Appreciating Content Strategy as a Whole

Since I’ve started reading articles and listening to presentations about content strategy, I’ve got the impression that people are talking about a lot of related parts, but I haven’t got my brain around it as an organic whole. For example, part of content strategy has to do with branding, and another addresses production and delivery of content, while yet another is about workflow.

I think it’s a tendency—at least in Western cultures—to build a whole by first defining the component parts. When we have no sense of something as an integrated whole, we start with the pieces, like a jigsaw puzzle, expecting that the picture will emerge if we get all the pieces right, in their proper place. When we take this approach, we strive endlessly to distinguish more precisely what’s “in” the field and what’s “out.”

In my opinion, that approach creates more confusion because the finer and finer distinctions carry less and less importance.

Worse yet, because content strategy spans the life of a website, it can to refer to different things at different times. Content strategy is, in fact, a really big thing, and it has a lot of pieces-parts. In the largest sense, it refers to all the decisions you make about the content on your website. But it also refers to:

  • Process: The overall, umbrella process of identifying what content should be created, for whom, how that content will be created, and what measurement system should be put in place to monitor its effectiveness.
  • Documents: Matrices, process maps, style guides, and spreadsheets—you name it.
  • Practice: The skills involved in analyzing content and making content decisions.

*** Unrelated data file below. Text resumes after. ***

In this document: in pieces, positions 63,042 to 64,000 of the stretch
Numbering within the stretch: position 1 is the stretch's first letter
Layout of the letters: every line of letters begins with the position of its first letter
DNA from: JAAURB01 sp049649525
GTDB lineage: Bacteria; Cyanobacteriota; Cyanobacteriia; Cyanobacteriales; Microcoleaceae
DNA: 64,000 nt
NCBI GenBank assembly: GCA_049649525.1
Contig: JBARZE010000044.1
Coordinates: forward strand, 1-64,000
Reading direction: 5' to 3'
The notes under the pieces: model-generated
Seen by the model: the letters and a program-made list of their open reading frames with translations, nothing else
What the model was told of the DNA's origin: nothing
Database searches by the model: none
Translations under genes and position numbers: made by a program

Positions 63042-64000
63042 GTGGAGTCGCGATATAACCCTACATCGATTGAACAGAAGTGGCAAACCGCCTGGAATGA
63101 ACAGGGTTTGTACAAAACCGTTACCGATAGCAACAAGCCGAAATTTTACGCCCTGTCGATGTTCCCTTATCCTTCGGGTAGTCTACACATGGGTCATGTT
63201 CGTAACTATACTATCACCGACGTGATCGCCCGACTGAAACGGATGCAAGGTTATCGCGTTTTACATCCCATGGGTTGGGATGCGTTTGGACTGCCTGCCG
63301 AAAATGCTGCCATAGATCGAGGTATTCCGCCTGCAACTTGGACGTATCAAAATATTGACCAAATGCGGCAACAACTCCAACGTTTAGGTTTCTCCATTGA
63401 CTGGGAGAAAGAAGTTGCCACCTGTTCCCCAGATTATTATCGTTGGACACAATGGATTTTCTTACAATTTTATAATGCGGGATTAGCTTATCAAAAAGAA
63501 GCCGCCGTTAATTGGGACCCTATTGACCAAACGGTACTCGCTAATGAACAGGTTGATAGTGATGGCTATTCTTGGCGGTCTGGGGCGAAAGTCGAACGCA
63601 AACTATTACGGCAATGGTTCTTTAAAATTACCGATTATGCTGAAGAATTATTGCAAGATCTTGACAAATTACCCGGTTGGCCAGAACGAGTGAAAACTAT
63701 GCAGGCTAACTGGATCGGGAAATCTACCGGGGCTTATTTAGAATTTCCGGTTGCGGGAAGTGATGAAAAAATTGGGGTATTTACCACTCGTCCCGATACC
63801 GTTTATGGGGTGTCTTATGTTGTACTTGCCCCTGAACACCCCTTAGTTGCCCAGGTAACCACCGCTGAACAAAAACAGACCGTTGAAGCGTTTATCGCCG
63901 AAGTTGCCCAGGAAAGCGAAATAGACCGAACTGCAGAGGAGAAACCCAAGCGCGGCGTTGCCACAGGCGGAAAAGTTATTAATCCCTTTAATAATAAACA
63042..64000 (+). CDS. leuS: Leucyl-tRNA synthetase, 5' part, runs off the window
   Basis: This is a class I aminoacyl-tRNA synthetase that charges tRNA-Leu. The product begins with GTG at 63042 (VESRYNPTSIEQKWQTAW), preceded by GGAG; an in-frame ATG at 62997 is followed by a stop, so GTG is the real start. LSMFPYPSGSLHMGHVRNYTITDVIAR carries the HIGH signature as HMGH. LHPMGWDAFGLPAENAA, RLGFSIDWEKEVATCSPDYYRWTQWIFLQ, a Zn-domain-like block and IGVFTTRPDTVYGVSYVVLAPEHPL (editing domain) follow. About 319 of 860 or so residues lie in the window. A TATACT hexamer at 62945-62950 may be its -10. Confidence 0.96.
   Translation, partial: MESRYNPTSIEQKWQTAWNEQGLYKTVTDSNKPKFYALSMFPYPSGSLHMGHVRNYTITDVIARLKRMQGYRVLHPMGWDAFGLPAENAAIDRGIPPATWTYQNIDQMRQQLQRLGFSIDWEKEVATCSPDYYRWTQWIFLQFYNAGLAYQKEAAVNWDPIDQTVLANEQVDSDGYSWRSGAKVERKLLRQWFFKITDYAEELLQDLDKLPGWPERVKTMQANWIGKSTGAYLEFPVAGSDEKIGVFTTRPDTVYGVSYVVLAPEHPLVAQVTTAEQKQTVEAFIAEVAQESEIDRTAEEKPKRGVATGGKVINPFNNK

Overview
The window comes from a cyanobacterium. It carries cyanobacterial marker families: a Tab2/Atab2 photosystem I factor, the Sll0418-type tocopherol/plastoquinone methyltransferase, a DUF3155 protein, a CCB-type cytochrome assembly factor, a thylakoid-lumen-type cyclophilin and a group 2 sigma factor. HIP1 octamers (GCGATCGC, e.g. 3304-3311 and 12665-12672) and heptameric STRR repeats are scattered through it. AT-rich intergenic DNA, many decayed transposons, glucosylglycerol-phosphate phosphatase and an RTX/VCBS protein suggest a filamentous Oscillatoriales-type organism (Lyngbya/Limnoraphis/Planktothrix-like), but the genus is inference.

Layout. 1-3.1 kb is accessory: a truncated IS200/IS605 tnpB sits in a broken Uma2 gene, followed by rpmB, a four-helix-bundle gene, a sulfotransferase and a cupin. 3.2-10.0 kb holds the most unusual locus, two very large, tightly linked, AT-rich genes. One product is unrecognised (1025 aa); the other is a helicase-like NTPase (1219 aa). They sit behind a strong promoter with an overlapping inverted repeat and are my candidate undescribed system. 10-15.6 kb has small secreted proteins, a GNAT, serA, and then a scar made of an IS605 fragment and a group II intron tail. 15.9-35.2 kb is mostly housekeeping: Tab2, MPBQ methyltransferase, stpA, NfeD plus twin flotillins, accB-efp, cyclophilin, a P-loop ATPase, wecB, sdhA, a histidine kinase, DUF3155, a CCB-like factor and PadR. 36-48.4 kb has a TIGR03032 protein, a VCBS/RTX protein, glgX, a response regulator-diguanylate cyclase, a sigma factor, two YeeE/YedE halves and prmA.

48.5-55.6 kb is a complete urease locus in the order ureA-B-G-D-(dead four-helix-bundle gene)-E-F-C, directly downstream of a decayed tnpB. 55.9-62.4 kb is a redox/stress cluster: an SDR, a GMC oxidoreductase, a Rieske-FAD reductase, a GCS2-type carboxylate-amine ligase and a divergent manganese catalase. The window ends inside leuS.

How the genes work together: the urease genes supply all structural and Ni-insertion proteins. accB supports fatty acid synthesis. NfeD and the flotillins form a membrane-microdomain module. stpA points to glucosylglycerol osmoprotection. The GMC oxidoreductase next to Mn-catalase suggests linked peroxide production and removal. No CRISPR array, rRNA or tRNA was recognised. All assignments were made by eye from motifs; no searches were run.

• Roles: The person who practices that discipline.
  • Activities and Tools: All the analysis, design, development, and any other tasks in which one might engage to make content decisions.

And that’s just the beginning, probably. No matter how you try to define content strategy, no matter which facet of your content strategy you may be addressing at the moment, it’s always just one of a bunch of interrelated parts. To someone else’s eyes, you might really be doing marketing or user-centered design. You might be using information architecture tools, like card sorts or comparative analysis. You might just be doing basic business planning.

It seems to me, though, that while it is critical to acknowledge the interrelationships, when you’re starting out, it is absolutely fruitless to draw the distinctions. If I were very clever, I’d probably try to create a visual representation of all these interrelationships, but for now, I’ll just recommend this as an appropriate approach for noobs:

  1. Don’t worry about what content strategy is and what it is not.
  2. Pay attention to your content, any chance you get.
  3. Aim for realness and relevance, usability and usefulness.

Just think about it this way: If you’re doing something that deals with your content, then it should be shaped by the content strategy.

If you get that far, then by all means, keep going, but start by spending some quality time with your content. Only by rooting yourself firmly in what you really have to say—and what your users need from you—will you be able to begin to benefit from the finer points of content strategy, however you define them.

About: rsgracey

@rsgracey has spent his life moving from one area of interest to another, collecting knowledge, skills, and experience (and TOOLS!) for a wide range of creative and professional fields. If you need someone to help you "think through" any problem of information, communication, and the community, don't hesitate to call him in.

One single comment

  1. Shelly Bowen says:

    Well put! I’m just so happy more and more people are appreciating content strategy at all.